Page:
Scientists are finding evidence that man-made climate change has raised the risks of individual weather events, such as floods or heatwaves, marking a big step towards pinpointing local costs and ways to adapt to freak conditions.
“We’re seeing a great deal of progress in attributing a human fingerprint to the probability of particular events or series of events,” said Christopher Field, co-chairman of a U.N. report due in 2014 about the impacts of climate change.
Experts have long blamed a build-up of greenhouse gas emissions for raising worldwide temperatures and causing desertification, floods, droughts, heatwaves, more powerful storms and rising sea levels.
But until recently they have said that naturally very hot, wet, cold, dry or windy weather might explain any single extreme event, like the current drought in the United States or a rare melt of ice in Greenland in July.
But for some extremes, that is now changing.
A study this month, for instance, showed that greenhouse gas emissions had raised the chances of the severe heatwave in Texas in 2011 and unusual heat in Britain in late 2011. Other studies of extremes are under way.
Growing evidence that the dice are loaded towards ever more severe local weather may make it easier for experts to explain global warming to the public, pin down costs and guide investments in everything from roads to flood defenses.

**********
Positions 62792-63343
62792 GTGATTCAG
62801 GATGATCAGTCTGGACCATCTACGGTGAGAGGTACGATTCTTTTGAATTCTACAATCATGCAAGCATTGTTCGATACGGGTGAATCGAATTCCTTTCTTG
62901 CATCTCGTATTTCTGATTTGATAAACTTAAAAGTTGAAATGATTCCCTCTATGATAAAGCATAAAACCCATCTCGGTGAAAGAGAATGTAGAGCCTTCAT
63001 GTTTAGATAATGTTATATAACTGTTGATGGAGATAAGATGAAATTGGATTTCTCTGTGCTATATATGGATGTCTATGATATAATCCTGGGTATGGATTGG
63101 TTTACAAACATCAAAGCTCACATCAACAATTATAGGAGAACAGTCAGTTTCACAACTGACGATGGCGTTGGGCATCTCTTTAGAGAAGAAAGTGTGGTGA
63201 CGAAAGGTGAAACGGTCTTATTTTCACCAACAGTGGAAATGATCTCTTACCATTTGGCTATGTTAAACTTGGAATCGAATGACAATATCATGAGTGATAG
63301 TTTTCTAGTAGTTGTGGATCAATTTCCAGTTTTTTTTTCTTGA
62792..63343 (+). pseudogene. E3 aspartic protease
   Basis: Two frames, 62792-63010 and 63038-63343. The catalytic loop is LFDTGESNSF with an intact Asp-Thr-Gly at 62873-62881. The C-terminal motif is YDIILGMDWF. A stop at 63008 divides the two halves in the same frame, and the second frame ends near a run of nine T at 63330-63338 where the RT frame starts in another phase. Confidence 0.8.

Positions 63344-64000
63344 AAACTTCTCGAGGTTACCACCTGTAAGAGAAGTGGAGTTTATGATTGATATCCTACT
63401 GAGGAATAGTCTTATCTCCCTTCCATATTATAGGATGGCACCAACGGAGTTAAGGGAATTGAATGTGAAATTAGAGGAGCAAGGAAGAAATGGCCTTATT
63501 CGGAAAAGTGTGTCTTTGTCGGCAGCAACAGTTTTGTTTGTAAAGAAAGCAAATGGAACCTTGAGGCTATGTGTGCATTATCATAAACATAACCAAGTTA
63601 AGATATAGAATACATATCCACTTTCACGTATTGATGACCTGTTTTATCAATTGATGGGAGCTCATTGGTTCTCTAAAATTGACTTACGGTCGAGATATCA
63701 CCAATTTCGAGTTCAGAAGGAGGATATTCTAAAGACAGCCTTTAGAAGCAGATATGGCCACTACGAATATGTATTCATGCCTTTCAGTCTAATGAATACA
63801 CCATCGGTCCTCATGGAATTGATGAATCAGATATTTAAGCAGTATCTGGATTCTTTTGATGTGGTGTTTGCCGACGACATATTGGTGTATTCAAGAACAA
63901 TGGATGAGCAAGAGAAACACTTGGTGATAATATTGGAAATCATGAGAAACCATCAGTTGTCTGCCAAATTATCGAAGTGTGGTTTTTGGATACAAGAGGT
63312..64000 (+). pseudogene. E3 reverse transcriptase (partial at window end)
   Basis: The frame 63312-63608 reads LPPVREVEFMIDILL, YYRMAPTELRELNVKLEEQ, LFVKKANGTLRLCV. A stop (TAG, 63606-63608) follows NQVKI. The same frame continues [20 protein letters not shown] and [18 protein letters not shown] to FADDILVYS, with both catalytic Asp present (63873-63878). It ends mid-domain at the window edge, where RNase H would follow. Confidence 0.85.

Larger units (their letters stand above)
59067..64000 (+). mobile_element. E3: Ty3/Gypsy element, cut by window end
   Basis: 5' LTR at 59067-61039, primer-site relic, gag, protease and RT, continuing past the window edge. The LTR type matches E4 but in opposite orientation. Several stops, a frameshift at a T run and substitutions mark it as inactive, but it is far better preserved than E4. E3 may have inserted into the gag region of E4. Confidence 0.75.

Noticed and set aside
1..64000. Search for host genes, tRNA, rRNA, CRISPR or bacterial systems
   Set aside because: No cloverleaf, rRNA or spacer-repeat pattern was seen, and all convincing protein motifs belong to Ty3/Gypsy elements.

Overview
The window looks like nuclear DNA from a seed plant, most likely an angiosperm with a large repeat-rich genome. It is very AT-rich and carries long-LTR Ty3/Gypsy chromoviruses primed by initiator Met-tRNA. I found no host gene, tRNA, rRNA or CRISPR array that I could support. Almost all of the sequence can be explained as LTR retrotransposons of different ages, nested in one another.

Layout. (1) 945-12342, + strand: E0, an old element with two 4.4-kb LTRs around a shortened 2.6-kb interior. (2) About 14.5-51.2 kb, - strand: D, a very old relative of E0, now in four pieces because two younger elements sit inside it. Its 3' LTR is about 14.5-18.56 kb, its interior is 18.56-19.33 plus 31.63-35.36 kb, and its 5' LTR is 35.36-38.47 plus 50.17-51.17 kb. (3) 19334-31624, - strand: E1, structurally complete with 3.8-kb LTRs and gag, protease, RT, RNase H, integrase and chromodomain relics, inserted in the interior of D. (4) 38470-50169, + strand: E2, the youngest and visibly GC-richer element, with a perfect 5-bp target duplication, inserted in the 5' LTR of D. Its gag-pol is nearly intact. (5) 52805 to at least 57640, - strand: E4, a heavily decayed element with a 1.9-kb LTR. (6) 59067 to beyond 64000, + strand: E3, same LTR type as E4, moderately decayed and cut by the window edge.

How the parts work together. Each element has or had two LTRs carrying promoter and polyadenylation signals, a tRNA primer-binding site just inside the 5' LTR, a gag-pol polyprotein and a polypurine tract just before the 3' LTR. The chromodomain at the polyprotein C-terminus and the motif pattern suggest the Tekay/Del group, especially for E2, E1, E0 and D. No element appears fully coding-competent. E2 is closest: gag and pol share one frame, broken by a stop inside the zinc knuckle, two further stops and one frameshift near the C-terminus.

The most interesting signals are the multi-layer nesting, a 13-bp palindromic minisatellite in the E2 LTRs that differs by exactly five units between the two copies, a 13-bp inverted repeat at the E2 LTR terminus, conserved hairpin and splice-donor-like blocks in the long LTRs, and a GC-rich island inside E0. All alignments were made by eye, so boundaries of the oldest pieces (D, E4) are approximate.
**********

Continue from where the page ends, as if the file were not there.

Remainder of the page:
Rescuers searched for survivors Saturday after powerful storms spawned tornadoes that killed dozens as they ripped through the South and Midwest, flattening towns and turning churches into shelters.
At least 28 people were killed: 15 in Indiana, 12 in Kentucky and one in Ohio.
Rescue workers combed through rubble overnight for dozens believed missing after the storms struck Friday, according to state and local authorities.
“This is an enormous outbreak that’s going on right now across Kentucky and the south,” National Weather Service meteorologist John Gordon said. “It’s crazy. It’s just nuts right here.”
In hard-hit Henryville, Indiana, rescuers searched for survivors after a tornado swept through the town 20 miles north of Louisville, leveling neighborhoods, sending school buses into buildings and demolishing businesses.
“What we know is we’ve got complete destruction. We’re going to deal with it the best we can,” Sgt. Jerry Goodwin of the Indiana State Police Department told CNN affiliate WISH-TV late Friday. “We’re going to come together, and we’re going to get it done.”
With power out, authorities relied on thermal radar imaging, and search and rescue dogs to try to find a 9-year-old boy missing after the tornado struck, said Maj. Chuck Adams, a sheriff’s department spokesman.
At St. Francis Xavier Church, which was serving as a meeting and reunion point for families in Henryville, dozens waited for news of loved ones as rescue crews combed through debris.
Amid the mounting reports of death and destruction, there were miracles.
A 2-year-old girl was found alive, alone and injured in a field in Salem, about 20 miles south of Henrysville, Adams said.
No one is sure how the toddler ended up alone in the field.